There are many diseases that can affect the eyes of dogs in general, but the eye disease that most commonly occurs in animals is certainly the "corneal ulcer".
The Boston Terrier, like the rest of brachycephalic dogs, is among the breeds especially predisposed. The breed standard calls for "open, large, round and dark eyes”. And precisely these prominent eyes make them quite prone to injuries mainly by trauma of varying degrees.
Sometimes corneal ulcers may be difficult to treat and if they are complicated by severe infections or corneal perforation, can trigger the loss of the eye.
There are also other eye diseases that are not uncommon in the Boston Terrier, many of which are manifested as a result of a genetic predisposition and may be inherited.
"Cataract" is the opacification of a lens inside the eye, which loses its transparency as a result and leads to blindness. Two styles have been described in Boston Terriers: the EHC (Early Hereditary Cataract) appearing at 6 months of age and progressing to opacity in 2-3 years (with genetic test) and LHC (Late Hereditary Cataract), which appears after 4-6 years and has a variable progression (no genetic test). In both cases the cataracts are inherited.
"Cherry Eye " is a prolapse of the lacrimal gland of the nictitating membrane (also known erroneously as the third eyelid) and occurs in approximately 6% of the Boston Terriers according to the 2001 Health Survey . This is a birth defect, an effect of a predisposition of the breed. The mode of inheritance is unknown. Replacement surgery by the lacrimal gland is essential to avoid the consequences of a dry eye in the future. Under no circumstances (except tumor) should the gland be removed.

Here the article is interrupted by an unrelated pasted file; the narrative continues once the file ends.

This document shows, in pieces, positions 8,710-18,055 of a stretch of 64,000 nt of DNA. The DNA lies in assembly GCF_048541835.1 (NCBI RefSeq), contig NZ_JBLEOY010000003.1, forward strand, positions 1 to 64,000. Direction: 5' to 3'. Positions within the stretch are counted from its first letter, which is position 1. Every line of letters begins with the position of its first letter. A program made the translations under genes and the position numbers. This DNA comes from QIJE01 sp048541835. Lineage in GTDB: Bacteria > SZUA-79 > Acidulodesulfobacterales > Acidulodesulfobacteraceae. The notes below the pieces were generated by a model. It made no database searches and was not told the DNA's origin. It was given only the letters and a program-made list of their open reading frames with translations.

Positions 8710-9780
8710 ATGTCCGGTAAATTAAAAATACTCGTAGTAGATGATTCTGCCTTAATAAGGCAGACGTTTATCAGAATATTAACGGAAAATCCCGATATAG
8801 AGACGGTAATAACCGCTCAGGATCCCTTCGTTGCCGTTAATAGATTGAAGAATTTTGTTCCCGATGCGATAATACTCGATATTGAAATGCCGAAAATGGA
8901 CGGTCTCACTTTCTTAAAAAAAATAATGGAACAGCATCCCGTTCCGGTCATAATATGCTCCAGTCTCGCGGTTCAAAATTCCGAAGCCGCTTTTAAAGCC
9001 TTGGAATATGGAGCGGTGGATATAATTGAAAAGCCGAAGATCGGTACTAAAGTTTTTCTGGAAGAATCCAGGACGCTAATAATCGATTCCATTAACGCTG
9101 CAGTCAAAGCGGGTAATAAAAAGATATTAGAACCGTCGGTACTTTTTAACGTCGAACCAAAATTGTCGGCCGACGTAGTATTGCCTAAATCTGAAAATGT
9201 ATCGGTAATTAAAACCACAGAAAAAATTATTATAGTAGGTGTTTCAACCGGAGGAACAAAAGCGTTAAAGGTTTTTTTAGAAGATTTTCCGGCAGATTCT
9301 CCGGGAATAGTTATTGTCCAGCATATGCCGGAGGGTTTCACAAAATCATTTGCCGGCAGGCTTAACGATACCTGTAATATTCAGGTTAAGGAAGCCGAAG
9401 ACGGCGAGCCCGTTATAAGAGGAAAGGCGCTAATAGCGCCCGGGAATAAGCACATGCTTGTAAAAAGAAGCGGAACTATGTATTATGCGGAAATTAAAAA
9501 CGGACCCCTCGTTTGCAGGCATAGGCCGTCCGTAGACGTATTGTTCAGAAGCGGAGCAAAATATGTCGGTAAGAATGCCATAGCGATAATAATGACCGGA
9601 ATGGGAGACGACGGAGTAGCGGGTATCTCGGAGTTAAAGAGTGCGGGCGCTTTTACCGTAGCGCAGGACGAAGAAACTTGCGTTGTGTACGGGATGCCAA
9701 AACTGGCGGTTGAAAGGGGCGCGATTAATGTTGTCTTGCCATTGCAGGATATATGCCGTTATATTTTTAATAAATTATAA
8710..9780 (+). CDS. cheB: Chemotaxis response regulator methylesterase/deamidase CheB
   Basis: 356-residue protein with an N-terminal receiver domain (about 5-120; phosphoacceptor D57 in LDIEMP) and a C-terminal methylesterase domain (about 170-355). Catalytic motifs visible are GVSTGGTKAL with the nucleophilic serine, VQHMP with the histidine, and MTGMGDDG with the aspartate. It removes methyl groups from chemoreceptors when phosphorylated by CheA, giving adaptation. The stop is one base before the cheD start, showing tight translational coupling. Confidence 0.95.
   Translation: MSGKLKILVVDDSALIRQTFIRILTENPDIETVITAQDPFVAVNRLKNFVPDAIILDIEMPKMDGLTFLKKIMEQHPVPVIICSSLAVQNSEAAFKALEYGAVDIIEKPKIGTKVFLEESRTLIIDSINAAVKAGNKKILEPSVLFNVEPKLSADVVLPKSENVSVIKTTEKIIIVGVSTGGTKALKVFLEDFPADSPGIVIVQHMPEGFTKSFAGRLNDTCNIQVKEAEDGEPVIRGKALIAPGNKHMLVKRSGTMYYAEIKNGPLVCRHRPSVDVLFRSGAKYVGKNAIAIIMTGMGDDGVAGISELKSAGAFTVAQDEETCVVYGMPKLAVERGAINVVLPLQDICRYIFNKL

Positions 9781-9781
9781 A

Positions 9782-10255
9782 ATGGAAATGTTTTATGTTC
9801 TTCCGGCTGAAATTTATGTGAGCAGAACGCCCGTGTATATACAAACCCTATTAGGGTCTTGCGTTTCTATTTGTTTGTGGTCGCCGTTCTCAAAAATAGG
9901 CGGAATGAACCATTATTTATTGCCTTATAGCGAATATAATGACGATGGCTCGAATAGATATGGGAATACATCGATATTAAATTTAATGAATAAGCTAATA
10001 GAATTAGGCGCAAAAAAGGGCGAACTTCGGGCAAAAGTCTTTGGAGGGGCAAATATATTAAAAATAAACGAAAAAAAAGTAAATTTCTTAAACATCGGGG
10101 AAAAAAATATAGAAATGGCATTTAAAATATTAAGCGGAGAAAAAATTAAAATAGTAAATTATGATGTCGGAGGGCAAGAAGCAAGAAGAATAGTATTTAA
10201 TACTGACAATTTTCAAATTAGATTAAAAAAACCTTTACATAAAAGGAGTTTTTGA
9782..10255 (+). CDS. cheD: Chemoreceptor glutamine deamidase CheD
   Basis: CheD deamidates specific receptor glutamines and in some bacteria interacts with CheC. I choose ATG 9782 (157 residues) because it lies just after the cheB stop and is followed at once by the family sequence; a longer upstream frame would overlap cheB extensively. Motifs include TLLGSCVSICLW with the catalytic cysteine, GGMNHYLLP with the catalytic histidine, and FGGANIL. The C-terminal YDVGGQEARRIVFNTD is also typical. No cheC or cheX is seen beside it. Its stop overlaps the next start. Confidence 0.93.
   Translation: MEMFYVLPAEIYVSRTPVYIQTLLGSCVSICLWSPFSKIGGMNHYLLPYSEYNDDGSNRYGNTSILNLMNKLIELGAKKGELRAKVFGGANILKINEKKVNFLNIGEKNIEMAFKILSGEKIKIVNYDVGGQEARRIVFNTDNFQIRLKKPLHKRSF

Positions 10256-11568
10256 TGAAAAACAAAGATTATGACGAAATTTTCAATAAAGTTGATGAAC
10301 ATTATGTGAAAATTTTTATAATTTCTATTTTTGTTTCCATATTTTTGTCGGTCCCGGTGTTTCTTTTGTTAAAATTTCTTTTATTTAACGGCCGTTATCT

"Corneal Dystrophy" is also a typical genetic disease of this breed. According to Dr. Julie Gionfrido, Diplomate ACVO, the Boston Terrier has a form of endothelial dystrophy that usually begins in middle age (5 to 7 years). Its way of inheritance is unknown. The disease begins as an accumulation of fluid (edema) which causes the cornea to become cloudy and whitish. It starts at the edge of the cornea, progresses centrally and often involves the entire cornea. It can cause painful ulcers on the cornea that are difficult to treat.
"Glaucoma" is one of the most serious and complicated diseases in ophthalmology. It is difficult to "predict" its development in the future, but a deep eye examination can reveal evidences of a possible predisposition. Glaucoma affects about 1% of the Boston Terrier, according to some statistics. It’s a sudden increase in intraocular pressure and if left unchecked, leads inevitably to blindness accompanied by great pain.
"Distichiasis" is a disease where eyelashes grow abnormally on the inner surface of the eyelid. Sometimes they are asymptomatic but others cause discomfort, conjunctivitis and even corneal ulcers. The elimination of these conflicting eyelashes solves the problem.
"Entropion" is the inversion of a portion of the lid margin causing a brush of hairs on the surface of the cornea and therefore, inflammation usually accompanied by
corneal ulceration. For the physiognomy of its nose, it is not surprising that the Boston Terrier suffers a lower nasal entropion, but that rarely has serious consequences. In problematic cases, a
plastic surgery for the eyelid usually solves the problem. It is also considered an inherited disorder.
"Keratoconjunctivitis sicca" is commonly known as "dry eye" and is estimated to occur in 1 out of 50 Boston Terriers at an early age. It is a decrease in tear production usually by immune mediated causes. It can lead to painful and chronic eye infections. If medical treatment is applied before the problem becomes chronic, the eye usually responds well and can be controlled. It is believed to be inherited, but the mode of inheritance is unknown.